January 20, 2017 1:14:00 am
“What would have happened if I had not written; would it have changed the time I live in? It becomes imperative that you ask yourself what your writing has changed. And to get these answers, you need to look within,” said lyricist and poet Gulzar, at the inauguration of the 10th edition of the Jaipur Literature Festival (JLF) on Thursday.
He said that he found the title of Guest of Honour troubling, because keeping one’s feet on the ground is important: “I am disconcerted by many things, one of them is sitting on a high chair where your feet do not touch the ground. There is also fear on such occasions, if vanity and pride take over, then your feet will not be dirty; when that happens, the ink dries from your pen.”
The century-and-a half old corridors and lawns of the Diggi Palace was brimming with festival enthusiasts and book lovers. Other speakers included Rajasthan Chief Minister Vasundhara Raje, Sadhguru Jaggi Vasudev, and poet and cultural activist Anne Waldman. Waldman shared her thoughts to counter the “war on the imagination”. “I think there is a resounding response in the affirmative for creative acts as daily practice…to help awaken the world to itself, and that I think is the purpose of art and literature.”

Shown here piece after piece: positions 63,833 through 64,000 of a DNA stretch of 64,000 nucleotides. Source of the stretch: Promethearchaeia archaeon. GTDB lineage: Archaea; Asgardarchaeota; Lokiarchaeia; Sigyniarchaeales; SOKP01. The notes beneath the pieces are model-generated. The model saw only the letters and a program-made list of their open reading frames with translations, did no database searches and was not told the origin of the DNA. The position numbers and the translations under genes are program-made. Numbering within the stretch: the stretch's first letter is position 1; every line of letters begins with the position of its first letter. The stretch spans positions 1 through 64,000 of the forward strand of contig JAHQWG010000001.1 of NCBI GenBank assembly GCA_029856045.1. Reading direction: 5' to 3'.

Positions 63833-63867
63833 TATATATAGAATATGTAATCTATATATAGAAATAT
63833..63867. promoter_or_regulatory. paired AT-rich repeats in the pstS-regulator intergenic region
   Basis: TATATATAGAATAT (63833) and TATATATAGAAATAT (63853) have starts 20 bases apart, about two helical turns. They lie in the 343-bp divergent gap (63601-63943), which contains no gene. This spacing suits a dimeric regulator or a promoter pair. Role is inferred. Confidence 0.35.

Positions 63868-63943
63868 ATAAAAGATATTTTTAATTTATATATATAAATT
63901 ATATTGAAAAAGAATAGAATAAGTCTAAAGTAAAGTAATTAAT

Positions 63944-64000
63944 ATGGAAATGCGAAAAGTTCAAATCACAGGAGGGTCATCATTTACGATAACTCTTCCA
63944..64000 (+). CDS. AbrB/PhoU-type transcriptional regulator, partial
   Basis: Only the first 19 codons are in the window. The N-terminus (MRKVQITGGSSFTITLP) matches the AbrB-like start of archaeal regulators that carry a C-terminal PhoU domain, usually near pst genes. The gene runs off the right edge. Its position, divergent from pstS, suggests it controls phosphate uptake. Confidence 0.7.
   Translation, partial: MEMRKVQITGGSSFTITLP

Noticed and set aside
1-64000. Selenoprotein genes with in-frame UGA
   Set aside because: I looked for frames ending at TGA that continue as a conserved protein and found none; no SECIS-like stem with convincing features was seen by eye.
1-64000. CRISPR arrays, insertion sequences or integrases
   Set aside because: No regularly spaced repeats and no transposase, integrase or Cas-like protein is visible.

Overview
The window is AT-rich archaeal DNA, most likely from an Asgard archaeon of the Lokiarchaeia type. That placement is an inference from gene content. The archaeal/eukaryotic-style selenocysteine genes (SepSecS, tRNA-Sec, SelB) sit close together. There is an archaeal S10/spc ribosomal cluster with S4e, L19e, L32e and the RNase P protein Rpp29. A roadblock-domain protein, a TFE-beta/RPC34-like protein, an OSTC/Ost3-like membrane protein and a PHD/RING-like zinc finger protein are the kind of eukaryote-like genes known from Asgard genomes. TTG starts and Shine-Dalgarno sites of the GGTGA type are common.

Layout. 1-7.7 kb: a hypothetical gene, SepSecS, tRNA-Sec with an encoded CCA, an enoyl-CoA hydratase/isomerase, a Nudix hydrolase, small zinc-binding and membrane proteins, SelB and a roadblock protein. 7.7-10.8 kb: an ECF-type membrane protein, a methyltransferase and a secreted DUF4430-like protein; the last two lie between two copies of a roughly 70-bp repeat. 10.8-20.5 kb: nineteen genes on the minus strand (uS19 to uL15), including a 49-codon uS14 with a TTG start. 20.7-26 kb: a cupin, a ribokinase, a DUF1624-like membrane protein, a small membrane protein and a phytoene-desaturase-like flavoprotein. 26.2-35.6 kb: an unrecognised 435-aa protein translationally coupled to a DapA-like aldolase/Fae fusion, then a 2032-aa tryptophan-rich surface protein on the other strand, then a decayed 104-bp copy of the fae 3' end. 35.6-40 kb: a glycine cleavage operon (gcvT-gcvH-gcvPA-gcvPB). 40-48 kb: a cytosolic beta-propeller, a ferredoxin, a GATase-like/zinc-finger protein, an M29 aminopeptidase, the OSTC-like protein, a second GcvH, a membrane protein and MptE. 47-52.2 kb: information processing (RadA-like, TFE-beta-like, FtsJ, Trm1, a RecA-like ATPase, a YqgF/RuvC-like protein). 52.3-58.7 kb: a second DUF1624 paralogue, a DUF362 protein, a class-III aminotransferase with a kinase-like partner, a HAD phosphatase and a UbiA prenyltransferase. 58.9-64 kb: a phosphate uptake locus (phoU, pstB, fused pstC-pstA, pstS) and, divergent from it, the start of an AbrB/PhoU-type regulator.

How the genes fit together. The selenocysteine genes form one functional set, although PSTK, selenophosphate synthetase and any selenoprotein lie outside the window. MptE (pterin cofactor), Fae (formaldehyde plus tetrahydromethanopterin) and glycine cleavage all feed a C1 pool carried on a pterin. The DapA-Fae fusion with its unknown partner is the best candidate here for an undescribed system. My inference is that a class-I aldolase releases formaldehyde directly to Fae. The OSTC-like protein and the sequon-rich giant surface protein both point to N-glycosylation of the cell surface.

Gulzar also suggested that JLF could focus on an Indian language every year. “It is unfair to call languages regional, they are all national languages. Currently, the most dynamic shayari in the country comes from the Northeast,” he said. The five-day festival themed “The Freedom to Dream: India at 70” expects to cross 3,30,000 visitors this year, with more than 250 speakers.
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